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The Planet
Senate Girds for ‘Nuclear’ Attack

Face-off imminent over judicial nominations, limits on debate

by Timothy Lesle

Only ten of President Bush’s more than 200 judicial nominees were rejected by the Senate during his first term. Now, Bush has submitted most of those candidates yet again. It looks like a repeat of the same series of events: a set of extreme candidates are nominated and senators who want to keep them off the bench must resort to the last card up their sleeves—the filibuster.

Maybe not for long, though. The Senate may go “nuclear.” That is, the Senate majority leadership may exercise what Senator Trent Lott has dubbed the “nuclear option.”

“This is the most important thing I’ve ever worked on.” Senator Harry Reid speaks to a rally on April 6 where a coalition that includes the Sierra Club presented him with more than a million petition signatures opposing the nuclear option.

Photo by Alice McKeown

Under the present rules of the Senate, a filibuster can only be stopped after rounding up 60 votes to end debate. This makes the filibuster the last hope for the minority to influence Senate activity. By engaging in parliamentary maneuvering, the majority leadership may have the use of filibusters against judicial nominees declared unconstitutional by the Senate’s presiding officer (most likely Vice President Dick Cheney). Any appeal of this ruling could be defeated with a simple majority of 51 votes. From that point forward, judicial nominees could be confirmed with a simple majority—and without risk of filibuster. This would give the Bush administration a free hand to put whomever it wants on the federal bench.

The Sierra Club has good reason to be concerned.
Consider Exhibit A: William Myers, recently re-nominated to the Ninth Circuit Court of Appeals after being rejected by the Senate in 2004. Myers has a long record of working against the environment, notably as an attorney and lobbyist for the mining, timber, and grazing industries. Myers has argued that Endangered Species Act regulations are unconstitutional and that wetlands are not protected under the Clean Water Act. David Bookbinder, a senior Sierra Club attorney in the Environmental Law Program’s Washington, D.C., office, put a Myers appointment in perspective: “The federal courts are becoming more important to our work. Because federal judgeships are lifetime appointments, someone like Myers could affect environmental policy for decades.”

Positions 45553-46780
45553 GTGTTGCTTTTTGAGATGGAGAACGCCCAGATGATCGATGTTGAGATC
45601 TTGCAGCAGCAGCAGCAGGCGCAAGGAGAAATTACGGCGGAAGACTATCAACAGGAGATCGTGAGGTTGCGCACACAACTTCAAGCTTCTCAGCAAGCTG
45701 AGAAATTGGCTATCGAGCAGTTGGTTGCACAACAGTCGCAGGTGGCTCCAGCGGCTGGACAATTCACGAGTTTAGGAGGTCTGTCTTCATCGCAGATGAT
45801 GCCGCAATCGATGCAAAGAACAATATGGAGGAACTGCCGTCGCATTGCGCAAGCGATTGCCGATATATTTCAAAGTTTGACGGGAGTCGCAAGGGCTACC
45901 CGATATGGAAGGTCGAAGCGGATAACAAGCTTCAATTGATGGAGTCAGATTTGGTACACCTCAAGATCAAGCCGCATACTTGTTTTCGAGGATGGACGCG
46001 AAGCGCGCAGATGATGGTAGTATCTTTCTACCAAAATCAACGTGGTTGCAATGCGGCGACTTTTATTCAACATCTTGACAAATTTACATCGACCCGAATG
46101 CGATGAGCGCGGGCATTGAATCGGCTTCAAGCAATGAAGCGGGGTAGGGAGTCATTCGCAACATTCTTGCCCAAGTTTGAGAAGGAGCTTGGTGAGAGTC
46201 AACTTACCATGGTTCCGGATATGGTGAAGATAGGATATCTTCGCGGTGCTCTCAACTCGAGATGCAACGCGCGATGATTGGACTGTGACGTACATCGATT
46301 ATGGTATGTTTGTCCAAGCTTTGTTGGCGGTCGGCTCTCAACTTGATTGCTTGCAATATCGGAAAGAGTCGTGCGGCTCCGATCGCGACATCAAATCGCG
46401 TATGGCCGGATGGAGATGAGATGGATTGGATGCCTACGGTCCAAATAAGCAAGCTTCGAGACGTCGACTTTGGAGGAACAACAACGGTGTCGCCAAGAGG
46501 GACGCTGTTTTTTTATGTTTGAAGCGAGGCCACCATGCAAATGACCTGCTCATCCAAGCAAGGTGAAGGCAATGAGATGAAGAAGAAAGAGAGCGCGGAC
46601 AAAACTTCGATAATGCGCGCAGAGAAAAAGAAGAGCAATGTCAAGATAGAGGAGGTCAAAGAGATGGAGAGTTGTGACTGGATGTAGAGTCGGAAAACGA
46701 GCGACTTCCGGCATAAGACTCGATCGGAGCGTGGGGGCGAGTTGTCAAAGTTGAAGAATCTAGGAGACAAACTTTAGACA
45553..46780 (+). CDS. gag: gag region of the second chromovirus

Will Republicans really make good on their threat to activate the nuclear option? “Probably,” says Bookbinder, “but several Republicans are uncertain, including [Senate Majority Leader] Bill Frist.” While some of those Republicans are hesitant about re-writing Senate rules, Bookbinder points out that Frist’s concerns are more political: “As a potential presidential candidate in 2008, Frist doesn’t want to lose this vote. A win would both prove his power in the Senate and please the conservative base.” As a result, he keeps pushing back enactment of the nuclear option while he tries to round up enough votes to ensure adoption of the rule change.

Democrats, meanwhile, are preparing for a showdown. As Senate Minority Leader Harry Reid told Sierra Club Executive Director Carl Pope at a meeting of key national organization leaders, “This is the most important thing I’ve ever worked on.” Reid announced the following day: “Today I have delivered a letter to the Republican leadership making clear that the Democrats in the Senate will not lie down quietly and allow the checks and balances created by our Constitution and our traditions to be taken away.”

Specifically, if the nuclear option is put into effect, the Democrats have said that they will use parliamentary tactics to effectively shut down the Senate.

It sounds extreme, but Bookbinder believes Democrats will follow through because they think there is no other choice. It should be emphasized that the Democrats will not work to shut down the entire federal government, which the Republican Congressional majority did in 1995—a highly unpopular move. As Bookbinder explains, “Democrats will get spending done so that the government will continue to work. They would only shut down the Senate, stopping work on the president’s agenda.” At an April 6 rally, a coalition that includes the Sierra Club presented Senator Reid with more than a million petition signatures to stop the nuclear option.

The damage done by the nuclear option may not end at judicial nominations. As Senator Robert Byrd warned in the Washington Post, “If senators are denied their right to free speech on judicial nominations, an attack on extended debate on all other matters cannot be far behind. This would mean no leverage for the minority to effect compromise, and no bargaining power for individual senators.

As Bookbinder says, “The nuclear option doesn’t merely cut off debate, it suffocates it.”

Tell Senator Frist to preserve democracy in the Senate and urge your senators to oppose the nuclear option. Write them at U.S. Senate, Washington, D.C., 20510 or call the Capitol Switchboard at (202) 224-3121. To learn more, go to

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